Address: now Prescott Park
Old Address: 63 River Street
Other names: Lobdell family home, 1880-1940; Corey Cottage, DIS 1931.
The two-story house at 63 River Street was located on Lake Flower, one-half block toward downtown from the intersection of Shepard Avenue and River Street. The Lobdell family lost possession after the death of their father in 1937, leaving nothing for his family. In a letter dated November 29, 1990, Dean Lobdell recalled a stone wall blocking off the front, or River Street side, of the cellar when he was a boy. On November 11, 2000, he wrote: "The house became a tavern and was torn down and the area went for the Parks you now have."
The following is excerpted from a partial copy of an unidentified newspaper clipping from about 1945, supplied by Mr. Lobdell: Workmen remodeling an old dwelling at 63 River Street dug up a flintlock rifle, a product of the Harper's Ferry arsenal, clearly stamped with the name of the arsenal and the year of 1827. The weapon is believed to be one of those collected by John Brown and his followers as they planned the tragic raid on Harper's Ferry. The same workmen also uncovered a lengthy tunnel believed to have been used by the abolitionist to hide slaves, to whom he was giving sanctuary, on his farm in North Elba, while they were waiting transportation across the Canadian border. Brown and his men were highly active in this section. Their secret meetings are clearly recalled by Thomas Peacock of Lake Street in Saranac Lake, who as a boy went with his father to attend the farewell to Brown, before he left on his tragic trip to New York city.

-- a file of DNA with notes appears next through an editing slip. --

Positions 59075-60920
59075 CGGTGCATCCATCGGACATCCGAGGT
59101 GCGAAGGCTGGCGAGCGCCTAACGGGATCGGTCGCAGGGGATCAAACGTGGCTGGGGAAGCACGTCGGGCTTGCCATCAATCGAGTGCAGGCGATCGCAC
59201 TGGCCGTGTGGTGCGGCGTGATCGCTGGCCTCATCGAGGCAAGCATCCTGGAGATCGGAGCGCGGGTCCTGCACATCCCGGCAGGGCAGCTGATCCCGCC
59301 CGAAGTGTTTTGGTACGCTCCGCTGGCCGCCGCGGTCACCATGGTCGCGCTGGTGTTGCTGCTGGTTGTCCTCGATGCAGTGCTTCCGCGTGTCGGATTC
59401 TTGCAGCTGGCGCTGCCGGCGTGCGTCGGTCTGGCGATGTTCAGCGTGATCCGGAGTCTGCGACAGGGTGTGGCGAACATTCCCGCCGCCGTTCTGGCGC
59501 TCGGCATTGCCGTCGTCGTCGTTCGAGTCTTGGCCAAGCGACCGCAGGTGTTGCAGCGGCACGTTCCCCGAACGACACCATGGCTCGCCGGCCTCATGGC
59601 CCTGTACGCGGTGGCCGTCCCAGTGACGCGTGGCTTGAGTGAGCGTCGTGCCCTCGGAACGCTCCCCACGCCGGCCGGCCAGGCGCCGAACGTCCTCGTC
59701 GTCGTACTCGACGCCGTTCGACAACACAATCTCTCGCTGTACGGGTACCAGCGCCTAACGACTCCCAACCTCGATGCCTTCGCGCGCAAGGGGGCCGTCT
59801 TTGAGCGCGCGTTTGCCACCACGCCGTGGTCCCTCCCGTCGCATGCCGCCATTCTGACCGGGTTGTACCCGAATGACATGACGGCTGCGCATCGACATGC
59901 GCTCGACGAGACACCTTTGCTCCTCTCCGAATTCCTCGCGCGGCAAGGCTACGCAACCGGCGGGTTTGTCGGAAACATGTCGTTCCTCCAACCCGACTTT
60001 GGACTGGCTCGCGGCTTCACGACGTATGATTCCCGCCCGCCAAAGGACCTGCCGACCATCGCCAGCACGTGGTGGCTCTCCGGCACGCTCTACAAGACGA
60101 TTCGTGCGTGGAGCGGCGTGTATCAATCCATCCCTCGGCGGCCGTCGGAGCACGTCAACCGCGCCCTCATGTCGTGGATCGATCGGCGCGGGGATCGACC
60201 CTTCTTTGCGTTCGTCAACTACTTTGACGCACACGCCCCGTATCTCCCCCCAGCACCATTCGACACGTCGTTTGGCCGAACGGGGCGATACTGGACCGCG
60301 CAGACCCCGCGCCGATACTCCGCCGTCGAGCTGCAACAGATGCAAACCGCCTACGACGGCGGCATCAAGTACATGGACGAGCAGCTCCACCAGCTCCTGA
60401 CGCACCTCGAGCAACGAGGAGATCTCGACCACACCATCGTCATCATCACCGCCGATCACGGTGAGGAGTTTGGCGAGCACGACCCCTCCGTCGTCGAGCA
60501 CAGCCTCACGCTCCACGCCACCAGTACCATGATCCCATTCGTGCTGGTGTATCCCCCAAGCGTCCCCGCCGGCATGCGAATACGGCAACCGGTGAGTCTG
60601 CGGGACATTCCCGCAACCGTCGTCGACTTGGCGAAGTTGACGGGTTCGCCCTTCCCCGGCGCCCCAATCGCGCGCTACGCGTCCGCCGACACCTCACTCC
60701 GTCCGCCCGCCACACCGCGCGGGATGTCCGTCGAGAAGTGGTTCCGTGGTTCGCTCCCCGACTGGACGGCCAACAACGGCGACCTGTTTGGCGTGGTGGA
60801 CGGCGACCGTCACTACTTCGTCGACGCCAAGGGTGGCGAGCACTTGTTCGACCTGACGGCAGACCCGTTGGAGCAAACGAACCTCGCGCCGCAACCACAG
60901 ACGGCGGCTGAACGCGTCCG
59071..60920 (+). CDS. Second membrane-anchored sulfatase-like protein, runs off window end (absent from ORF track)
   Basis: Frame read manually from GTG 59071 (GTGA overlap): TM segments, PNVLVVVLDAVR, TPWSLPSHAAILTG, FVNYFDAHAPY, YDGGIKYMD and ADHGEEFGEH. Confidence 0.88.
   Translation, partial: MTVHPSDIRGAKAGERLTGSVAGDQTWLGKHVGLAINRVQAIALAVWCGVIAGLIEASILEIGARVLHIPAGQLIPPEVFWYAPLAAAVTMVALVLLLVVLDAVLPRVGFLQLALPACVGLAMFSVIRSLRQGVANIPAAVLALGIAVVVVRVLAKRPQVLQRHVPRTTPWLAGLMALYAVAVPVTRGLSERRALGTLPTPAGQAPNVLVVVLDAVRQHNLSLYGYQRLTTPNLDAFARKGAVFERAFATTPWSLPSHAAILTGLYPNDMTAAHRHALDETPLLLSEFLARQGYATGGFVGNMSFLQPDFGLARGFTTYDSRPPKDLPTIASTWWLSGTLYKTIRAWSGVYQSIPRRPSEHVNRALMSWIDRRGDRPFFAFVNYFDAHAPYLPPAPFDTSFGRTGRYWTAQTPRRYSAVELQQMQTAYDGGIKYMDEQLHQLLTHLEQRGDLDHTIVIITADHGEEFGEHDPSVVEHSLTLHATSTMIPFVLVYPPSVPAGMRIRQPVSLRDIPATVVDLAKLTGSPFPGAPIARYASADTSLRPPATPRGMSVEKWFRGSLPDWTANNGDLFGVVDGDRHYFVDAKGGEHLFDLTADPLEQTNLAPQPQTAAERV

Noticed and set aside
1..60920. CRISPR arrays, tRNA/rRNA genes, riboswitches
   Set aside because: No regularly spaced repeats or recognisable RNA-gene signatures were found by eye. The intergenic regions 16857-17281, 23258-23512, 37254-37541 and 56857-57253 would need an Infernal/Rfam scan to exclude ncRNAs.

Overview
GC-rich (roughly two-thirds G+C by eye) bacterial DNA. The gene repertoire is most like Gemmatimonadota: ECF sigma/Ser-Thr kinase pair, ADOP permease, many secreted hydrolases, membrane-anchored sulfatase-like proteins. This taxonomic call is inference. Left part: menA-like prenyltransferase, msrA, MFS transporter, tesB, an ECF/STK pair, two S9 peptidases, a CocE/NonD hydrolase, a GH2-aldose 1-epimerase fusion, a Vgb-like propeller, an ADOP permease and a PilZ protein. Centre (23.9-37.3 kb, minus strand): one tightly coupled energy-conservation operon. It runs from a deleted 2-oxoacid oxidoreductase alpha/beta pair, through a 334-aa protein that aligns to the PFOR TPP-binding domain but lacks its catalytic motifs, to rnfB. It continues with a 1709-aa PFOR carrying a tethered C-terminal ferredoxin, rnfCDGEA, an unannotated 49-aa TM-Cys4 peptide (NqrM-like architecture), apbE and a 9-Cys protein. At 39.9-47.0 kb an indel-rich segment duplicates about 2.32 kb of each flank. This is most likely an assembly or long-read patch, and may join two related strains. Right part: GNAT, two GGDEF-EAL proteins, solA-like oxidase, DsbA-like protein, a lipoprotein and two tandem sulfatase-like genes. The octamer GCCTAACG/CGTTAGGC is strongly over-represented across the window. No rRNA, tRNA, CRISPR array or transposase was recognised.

It also seems possible that the tunnel was constructed for use by bootleggers during Prohibition.
The following is a note written from Mr. Dean Lobdell to Mary Hotaling, date unknown;
I wish I could provide you with any more details as to the musket found in the cellar of our home at 63 River St. It was sold after we moved to California and I was in the army during WW2. I do recall a partial wall across the middle of the area and this must have concealed what was found in the tunnel. How I wish I had gone beyond the wall. The gun was quite valuable and since my Dad died in 1937 he left nothing for his family. We lived or existed on what my brother and I were paid for the delivery of the Enterprise. About $15 a month was our family income. The house became a tavern and was torn down, and the area went for the parks you now have. The news clipping is all I have, the gun was valued at $3,000 plus as I recall. Hope S.L. will always be there for me. Many memories are there for all of us. Thanks for contacting me. Sincerely, Dean Lobdell.